Bill’s Illinois Garden – Bagicha Bazaar



Today’s presentation is from Bill Marvin, a landscape designer living in Skokie, Illinois.

My background is graphic design, and I don’t consider myself a master gardener. I think I have just scratched the surface of what there is to know about plants. The landscape design for my yard was never done. It has evolved over just 25 years between needing a garden and bringing home struggling orphans from my projects. The color of the flowering plants still amazes me.

The spring garden is full of yellow and purple bulbs.Daffodils (Narcissus hybrids, zones 3-9), hyacinths (Hyacinthus orientalis, Zones 4–8) and azaleas (Rhododendron hybrids, zones 5-10) brighten up the spring front yard.

This is a summer view from my studio. Purple coneflower (Echinacea purpurea, Zones 3–8) and ‘Pink Diamond’ hydrangeas (Hydrangea punculata ‘Pink Diamond’, zones 3–8) and Rose of Sharon (Hibiscus syriacus, Zones 5-8) get ready to open.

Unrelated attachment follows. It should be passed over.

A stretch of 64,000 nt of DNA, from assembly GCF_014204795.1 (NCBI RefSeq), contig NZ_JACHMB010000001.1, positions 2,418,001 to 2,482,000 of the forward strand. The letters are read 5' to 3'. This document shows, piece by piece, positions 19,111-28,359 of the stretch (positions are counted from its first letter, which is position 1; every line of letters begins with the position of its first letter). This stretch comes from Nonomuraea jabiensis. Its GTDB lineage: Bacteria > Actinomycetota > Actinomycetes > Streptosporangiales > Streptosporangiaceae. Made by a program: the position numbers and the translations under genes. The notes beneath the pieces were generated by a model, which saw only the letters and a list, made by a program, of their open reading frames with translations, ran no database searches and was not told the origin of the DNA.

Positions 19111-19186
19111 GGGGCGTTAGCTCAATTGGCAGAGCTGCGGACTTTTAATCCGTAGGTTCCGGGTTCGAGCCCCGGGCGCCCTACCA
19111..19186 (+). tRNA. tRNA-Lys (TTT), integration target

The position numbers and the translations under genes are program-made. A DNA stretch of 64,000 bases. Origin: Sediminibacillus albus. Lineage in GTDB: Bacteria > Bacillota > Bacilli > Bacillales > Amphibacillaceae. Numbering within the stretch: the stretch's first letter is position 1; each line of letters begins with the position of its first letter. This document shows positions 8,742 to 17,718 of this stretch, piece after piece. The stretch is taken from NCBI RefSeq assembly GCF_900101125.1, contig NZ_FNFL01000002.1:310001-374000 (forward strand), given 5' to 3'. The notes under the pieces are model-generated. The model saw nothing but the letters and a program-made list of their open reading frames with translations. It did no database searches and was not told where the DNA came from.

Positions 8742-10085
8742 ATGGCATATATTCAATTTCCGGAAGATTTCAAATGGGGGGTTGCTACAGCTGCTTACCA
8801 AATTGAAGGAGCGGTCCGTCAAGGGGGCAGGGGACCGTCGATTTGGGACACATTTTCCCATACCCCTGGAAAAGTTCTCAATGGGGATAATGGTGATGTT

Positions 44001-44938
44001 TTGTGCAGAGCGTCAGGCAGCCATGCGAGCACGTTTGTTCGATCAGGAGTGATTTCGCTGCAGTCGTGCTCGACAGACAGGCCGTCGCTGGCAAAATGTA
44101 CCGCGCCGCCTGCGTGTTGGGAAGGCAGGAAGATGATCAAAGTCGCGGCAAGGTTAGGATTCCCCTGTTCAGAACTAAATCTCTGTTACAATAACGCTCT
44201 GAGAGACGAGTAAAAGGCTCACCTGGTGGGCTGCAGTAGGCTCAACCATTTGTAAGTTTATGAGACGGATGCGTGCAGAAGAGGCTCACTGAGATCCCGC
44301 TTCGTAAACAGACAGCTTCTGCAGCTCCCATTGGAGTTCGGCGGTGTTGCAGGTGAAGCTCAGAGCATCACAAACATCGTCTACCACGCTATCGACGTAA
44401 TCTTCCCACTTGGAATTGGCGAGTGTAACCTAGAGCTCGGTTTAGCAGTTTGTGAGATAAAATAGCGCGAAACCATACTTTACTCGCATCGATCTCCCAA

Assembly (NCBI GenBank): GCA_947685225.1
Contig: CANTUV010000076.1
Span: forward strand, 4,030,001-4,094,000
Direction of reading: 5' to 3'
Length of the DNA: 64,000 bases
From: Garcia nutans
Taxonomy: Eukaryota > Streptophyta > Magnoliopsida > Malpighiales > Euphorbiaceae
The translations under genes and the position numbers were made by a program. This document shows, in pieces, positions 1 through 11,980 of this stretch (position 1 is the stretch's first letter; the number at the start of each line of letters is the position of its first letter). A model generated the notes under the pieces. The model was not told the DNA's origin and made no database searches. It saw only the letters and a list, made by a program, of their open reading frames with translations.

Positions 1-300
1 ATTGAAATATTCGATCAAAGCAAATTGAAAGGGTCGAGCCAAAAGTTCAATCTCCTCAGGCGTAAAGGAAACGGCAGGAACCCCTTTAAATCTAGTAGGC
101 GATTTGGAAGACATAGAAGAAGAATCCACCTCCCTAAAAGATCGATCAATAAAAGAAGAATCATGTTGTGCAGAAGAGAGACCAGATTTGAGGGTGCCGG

Close up of pale purple rhododendron flowersThis ‘PJM’ rhododendron (Rhododendron ‘PJM’, zones 4–8) are delightful under my studio window.

Near the blue rose of Sharon flowerThis flower is a blue chiffon rose of Sharon and one of my favorites.

Small garden pond surrounded by ornamental grassI’ve turned the backyard into a wildlife habitat, and an essential feature is running water. Birds large and small that visit the feeder love to bathe in the stream.

Host under a bird feeder with flower bushes behind.Lots of hosts (the host hybrids, zones 3–9), ‘My Monet’ and ‘Wine and Roses’ with a background of weigela. (Weigela florida, zones 4-8).

Wide view of a garden with pink flowering bushes in the foregroundI replaced some dying white pines (Pence strobes, Zones 3–8) with a ‘baby blue’ blue spruce (Picea pungens ‘Baby Blue’, zones 2–7) and ‘Fat Albert’ spruce (Picea pungens ‘Fat Albert’, zones 2-7). They are both now over 15 feet tall and are a joy to watch grow and change each year. ‘Cairns’ Azalea. (Rhododendron ‘Cairns’, Zones 5-8) produces brilliant color every spring in front.

Six mallard ducks on the lawnThese young mallards were incubated at home before being released into the yard. They were very friendly with my dog ​​and cat. I released them in the wild after three months.

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